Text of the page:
Before WWII the DTES had a range of transportation including a streetcar, ferry and steamship which made the area a destination for “warehousing, transportation and commercial activity” (Plant, 2008:4). But after the termination of the BC Electric streetcar service and the North Shore ferries route, transportation infrastructure deteriorated. Now, walkability, pedestrian safety and access to transit have become an issue for many of the DTES residents. Over 65 percent of DTES residents walk, cycle or take public transit to work but access to transportation is difficult for low-income people in the DTES because of fiscal barriers that restrict their ability to travel by public transit or car. There is concern about pedestrian safety and in a study done by Simon Fraser University and the University of British Columbia, it was noted that the DTES is the most dangerous place for pedestrians in Vancouver. This issue is exacerbated because of the large number of vulnerable road users included including seniors, families with children, and people with disabilities, mental illness, and addictions (Statistics Canada, 2006; City of Vancouver, 2012).
What is gentrification?
Gentrification, a term first coined by British Sociologist Ruth Glass, can be described as the process of urban regeneration or change that sees a middle class enter a neighbourhood and displace poorer incumbent residents. Managed gentrification, sometimes call urban renewal of regeneration has been lauded for its ability to improve neighbourhoods by introducing a social mix and reducing the problems stemming from concentrated poverty. The question is has managed gentrification been a benefit or bane to urban development? Some believe that instead of reducing problems, gentrification has created increased disease within inner cities by adding to and accelerating income polarization, displacement, heightened segregation, and class and racial conflict.
Gentrification is difficult to define in academic literature because of its dependance and on localized contexts and urban policies. Furthermore, the ability to measure gentrification is somewhat ambiguous if the goal is to determine if a neighbourhood is better or worse off as a result of urban development. However, a “stages model” is seen as somewhat consistent in many urban centres characterized by the groups moving in and out of neighbourhoods and the investment shaping it. The first stage is often characterized by decay or disinvestment and possibly abandonment primarily because landowners see capital employed in other parts of the economy creating a better return.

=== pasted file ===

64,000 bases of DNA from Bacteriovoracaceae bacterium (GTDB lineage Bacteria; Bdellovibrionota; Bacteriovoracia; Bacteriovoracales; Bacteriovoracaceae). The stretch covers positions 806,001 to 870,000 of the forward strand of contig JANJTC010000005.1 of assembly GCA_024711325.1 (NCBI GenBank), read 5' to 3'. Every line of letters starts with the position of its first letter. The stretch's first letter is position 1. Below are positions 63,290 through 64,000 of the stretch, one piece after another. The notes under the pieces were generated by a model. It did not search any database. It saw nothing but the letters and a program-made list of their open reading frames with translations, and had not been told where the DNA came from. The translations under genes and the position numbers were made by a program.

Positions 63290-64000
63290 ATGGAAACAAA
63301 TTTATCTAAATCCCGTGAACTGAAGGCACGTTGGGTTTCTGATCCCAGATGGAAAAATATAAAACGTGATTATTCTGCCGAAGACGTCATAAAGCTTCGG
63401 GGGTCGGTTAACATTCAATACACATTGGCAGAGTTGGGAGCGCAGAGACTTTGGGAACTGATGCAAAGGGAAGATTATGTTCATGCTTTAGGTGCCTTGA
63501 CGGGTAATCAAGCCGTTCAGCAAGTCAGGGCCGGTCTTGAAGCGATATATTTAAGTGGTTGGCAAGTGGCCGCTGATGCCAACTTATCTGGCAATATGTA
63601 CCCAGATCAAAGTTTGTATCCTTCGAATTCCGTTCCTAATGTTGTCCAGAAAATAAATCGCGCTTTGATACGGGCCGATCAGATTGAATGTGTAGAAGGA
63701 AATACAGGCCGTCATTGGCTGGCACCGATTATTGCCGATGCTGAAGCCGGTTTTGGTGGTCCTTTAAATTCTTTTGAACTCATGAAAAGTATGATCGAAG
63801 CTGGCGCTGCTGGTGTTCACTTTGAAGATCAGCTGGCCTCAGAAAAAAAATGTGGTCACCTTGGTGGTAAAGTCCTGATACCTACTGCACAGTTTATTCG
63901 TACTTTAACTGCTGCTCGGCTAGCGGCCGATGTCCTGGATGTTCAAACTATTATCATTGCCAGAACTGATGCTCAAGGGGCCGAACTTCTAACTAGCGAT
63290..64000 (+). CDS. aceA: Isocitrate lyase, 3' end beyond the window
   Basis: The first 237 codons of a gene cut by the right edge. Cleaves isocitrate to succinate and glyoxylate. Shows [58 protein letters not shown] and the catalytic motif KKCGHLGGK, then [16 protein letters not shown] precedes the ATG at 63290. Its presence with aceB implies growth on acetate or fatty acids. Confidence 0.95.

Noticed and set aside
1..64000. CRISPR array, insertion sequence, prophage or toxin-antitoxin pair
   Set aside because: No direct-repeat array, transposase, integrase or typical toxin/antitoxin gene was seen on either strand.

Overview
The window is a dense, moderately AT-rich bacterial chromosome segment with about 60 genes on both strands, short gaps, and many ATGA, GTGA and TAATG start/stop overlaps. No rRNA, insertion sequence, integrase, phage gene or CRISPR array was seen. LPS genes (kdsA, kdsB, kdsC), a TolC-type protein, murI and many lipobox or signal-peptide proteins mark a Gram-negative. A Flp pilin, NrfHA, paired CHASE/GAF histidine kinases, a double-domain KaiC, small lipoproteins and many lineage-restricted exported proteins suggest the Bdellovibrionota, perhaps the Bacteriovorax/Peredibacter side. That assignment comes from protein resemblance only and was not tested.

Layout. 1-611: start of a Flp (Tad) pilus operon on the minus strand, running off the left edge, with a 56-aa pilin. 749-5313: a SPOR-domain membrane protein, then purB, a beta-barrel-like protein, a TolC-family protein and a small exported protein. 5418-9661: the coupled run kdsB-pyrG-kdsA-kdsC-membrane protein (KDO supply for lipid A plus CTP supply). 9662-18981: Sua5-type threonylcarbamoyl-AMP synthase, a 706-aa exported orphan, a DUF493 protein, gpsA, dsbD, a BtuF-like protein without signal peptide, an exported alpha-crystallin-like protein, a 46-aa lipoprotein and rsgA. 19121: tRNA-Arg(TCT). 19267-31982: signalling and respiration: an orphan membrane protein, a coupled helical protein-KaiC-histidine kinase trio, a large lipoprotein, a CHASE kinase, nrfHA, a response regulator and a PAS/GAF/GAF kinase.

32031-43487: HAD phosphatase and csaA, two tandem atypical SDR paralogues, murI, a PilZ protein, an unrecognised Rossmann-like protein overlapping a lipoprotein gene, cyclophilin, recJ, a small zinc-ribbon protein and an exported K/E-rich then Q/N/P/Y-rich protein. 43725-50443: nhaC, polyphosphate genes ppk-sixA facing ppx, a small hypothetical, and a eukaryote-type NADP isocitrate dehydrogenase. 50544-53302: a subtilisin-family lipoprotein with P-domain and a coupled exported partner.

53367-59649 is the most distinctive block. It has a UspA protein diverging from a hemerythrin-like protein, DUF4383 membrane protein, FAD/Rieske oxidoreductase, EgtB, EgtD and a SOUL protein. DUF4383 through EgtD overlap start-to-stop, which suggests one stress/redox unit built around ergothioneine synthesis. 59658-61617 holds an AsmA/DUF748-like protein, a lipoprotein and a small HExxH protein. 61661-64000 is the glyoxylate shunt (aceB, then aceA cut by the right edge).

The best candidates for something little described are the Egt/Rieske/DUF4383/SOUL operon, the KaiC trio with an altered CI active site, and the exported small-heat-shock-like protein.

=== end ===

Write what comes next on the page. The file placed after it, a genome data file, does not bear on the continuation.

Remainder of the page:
New middle class, the gentry, often have strong lobbying powers allowing the emerging population to generate investment for new cultural facilities and infrastructure. These new amenities can further increase land values and are often not suited to the incumbent population. Sometimes the investment into amenities that support middle and upper class residents are viewed as “blatant attempts” to exclude the vulnerable.
Gentrification is attributed to:
- Redevelopment of inner city neighbourhoods with the growth of smaller, non family households.
- The emergence of a new middle class of highly educated, knowledge based sector workers that reject the suburban lifestyle
- deindustrialization that left inner cities with undervalued properties
- Entrepreneurial urban policy: Attracting knowledge based workers with infrastructure and amenity investment
- Increased transportation costs
- Changing demographics: Smaller household sizes but higher price per square foot can help offset the costs of commuting.Possible for two income households with no family.
- Living close to work
City of Vancouver. 2012. Downtown Local Area Profile 2012. Downtown Eastside Local Area Plan. Retrieved from http://vancouver.ca/files/cov/profile-dtes-local-area-2012.pdf
Davies, L. “Forward,” in Hope in Shadow: Stories and Photographs of Vancouver’s Downtown Eastside, eds. Brad Cran and Gillian Jerome. Vancouver: Arsenal Pulp Press, 2008.
“Downtown Eastside Local Area Plan.” (DTESLAP) vancouver.ca. Last modified August 27, 2012. Retrieved from http://vancouver.ca/home-property-development/dtes-local-area-plan.aspx
Plant, B. 2008. Downtown Eastside Redevelopment Planning.Legislative Library of British Columbia. Retrieved from http://www.llbc.leg.bc.ca/public/pubdocs/bcdocs/450186/200804bp_downtown_eastside.pdf
Sommers, J. & Blomley, N. “‘The Worst Block in Vancouver,’” in Stan Douglas, Every Building on 100 West Hastings. Vancouver: Arsenal Pulp Press, 2002.
Statistics Canada. 2006. Census Tract (CT) Profiles for 0059.3 (CT). 2006 Census. Retrieved from http://www12.statcan.ca/census-recensement/2006/dp-pd/prof/92-597/P3.cfm?Lang=E&CTuid=9330059.03